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J Indian Med Assoc. 2010 Mar;108(3):170, 175.

Granular cell myoblastoma of the tongue in a 2-year-old girl: a case report.

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Department of Otolaryngology, SSKM Hospital, Kolkata 700020.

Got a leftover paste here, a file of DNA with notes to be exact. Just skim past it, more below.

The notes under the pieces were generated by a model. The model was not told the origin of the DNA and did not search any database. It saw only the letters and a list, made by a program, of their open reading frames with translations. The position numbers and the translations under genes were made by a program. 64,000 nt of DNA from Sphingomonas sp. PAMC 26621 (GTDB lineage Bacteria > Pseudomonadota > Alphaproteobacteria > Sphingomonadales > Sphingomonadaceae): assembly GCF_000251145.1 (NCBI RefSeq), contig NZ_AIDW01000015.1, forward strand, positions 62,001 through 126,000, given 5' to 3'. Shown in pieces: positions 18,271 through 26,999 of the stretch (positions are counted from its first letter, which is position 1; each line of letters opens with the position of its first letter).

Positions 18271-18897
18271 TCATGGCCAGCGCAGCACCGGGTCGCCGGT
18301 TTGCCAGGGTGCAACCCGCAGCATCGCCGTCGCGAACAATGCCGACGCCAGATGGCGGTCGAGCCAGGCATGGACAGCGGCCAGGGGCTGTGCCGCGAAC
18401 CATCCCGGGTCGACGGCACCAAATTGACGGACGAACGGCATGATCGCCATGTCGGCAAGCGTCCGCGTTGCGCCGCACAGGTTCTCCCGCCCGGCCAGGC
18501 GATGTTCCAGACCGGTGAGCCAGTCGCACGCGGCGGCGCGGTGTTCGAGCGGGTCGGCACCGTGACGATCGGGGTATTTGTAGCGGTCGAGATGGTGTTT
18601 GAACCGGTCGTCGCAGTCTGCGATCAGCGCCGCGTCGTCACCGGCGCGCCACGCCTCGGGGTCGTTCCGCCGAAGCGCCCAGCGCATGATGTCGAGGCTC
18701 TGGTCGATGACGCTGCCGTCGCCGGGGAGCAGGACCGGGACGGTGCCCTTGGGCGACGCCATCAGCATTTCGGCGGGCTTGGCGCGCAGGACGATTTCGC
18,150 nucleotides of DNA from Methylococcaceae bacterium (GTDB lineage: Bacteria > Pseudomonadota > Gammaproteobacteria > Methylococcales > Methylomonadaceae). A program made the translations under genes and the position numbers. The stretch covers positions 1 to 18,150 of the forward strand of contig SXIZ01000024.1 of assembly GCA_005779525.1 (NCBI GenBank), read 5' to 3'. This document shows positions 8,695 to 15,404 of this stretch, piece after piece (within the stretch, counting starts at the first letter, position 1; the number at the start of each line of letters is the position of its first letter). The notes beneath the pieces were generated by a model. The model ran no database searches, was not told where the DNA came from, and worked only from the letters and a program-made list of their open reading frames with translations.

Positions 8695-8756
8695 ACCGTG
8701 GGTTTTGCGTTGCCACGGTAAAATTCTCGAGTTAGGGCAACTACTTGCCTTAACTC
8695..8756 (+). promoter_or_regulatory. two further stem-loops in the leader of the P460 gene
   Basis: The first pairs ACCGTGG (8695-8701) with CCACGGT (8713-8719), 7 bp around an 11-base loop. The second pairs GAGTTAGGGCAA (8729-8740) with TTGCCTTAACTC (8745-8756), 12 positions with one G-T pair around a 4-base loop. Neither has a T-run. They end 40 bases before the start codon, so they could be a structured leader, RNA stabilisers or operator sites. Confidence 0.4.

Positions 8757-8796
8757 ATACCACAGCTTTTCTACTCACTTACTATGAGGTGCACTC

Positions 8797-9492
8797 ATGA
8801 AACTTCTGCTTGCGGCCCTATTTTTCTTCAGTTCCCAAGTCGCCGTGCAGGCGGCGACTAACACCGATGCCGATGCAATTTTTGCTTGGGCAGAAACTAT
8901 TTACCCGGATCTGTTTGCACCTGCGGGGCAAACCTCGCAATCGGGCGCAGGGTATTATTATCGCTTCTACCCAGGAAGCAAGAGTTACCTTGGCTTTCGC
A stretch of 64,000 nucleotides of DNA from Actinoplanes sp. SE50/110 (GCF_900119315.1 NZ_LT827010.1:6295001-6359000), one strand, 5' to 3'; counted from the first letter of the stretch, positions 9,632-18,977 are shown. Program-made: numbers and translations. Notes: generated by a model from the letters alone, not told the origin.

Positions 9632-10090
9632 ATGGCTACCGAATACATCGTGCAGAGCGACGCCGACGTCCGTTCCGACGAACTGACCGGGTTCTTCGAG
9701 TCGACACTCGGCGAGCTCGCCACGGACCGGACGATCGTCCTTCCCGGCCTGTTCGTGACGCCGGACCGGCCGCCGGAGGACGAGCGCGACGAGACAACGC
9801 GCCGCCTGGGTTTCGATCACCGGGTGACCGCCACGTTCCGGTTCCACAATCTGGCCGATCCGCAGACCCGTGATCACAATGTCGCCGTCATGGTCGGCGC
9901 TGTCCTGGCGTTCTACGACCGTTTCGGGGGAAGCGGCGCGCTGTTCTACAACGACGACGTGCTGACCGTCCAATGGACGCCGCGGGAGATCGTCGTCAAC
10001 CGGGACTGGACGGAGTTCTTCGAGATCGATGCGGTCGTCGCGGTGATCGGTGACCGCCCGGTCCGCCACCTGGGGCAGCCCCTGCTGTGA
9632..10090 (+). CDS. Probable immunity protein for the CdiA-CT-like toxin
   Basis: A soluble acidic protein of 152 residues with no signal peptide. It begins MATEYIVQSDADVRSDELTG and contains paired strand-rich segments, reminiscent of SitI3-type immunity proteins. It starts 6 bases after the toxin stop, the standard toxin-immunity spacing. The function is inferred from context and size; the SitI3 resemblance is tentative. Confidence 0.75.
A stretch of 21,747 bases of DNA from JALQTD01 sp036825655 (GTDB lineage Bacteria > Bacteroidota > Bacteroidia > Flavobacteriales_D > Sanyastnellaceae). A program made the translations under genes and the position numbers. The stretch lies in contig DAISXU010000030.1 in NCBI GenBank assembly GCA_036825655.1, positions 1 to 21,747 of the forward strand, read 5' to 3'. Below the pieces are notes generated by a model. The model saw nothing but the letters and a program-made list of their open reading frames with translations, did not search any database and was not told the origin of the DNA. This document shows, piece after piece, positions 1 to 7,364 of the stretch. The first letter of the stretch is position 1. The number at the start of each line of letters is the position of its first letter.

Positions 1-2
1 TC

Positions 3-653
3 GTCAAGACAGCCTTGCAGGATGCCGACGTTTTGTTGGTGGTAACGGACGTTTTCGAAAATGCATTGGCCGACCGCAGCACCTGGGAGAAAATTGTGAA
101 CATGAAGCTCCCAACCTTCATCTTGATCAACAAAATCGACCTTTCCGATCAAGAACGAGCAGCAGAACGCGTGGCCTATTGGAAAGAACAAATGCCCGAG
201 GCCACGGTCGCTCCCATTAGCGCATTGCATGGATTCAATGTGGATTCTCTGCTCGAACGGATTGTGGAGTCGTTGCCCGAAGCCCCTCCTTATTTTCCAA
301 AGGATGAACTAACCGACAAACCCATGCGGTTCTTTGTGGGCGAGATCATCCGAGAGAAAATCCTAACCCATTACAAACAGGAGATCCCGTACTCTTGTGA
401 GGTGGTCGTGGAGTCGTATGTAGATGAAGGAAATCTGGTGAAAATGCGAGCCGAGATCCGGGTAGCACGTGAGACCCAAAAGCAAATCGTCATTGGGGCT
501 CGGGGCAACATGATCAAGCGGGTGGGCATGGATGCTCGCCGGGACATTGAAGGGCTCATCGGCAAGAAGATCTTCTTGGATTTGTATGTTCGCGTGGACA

Granular cell tumours are uncommon lesions, although the head and neck region accounts for approximately 50% of all lesions. It is not clear whether or not granular cell tumour is a true neoplasm, a developmental anomaly, or a trauma-induced proliferation. The basic cell of origin is now thought to be neural, although past reports frequently indicated an origin from striated muscle, or less frequently an origin from histiocytes, fibroblasts or pericytes. The tongue and the buccal mucosa are common intraoral sites. The other head and neck site likely to be involved is the larynx. The tumour generally occurs in middle or older aged adults. More than a third of all granular cell tumours occur on the lingual dorsum, usually as a sessile, painless, somewhat firm, immoveable nodule less than 1.5 cm in greatest diameter. Lesions often demonstrate a pallor or a yellowish discolouration and typically have a smooth surface. Histochemical and ultrastructural studies propose the origin of the lesion from Schwann cells, striated muscle, mesenchymal cells, histiocytes and epithelial cells. As most of the granular cell tumours are benign, surgical excision of the lesion is the treatment of choice.

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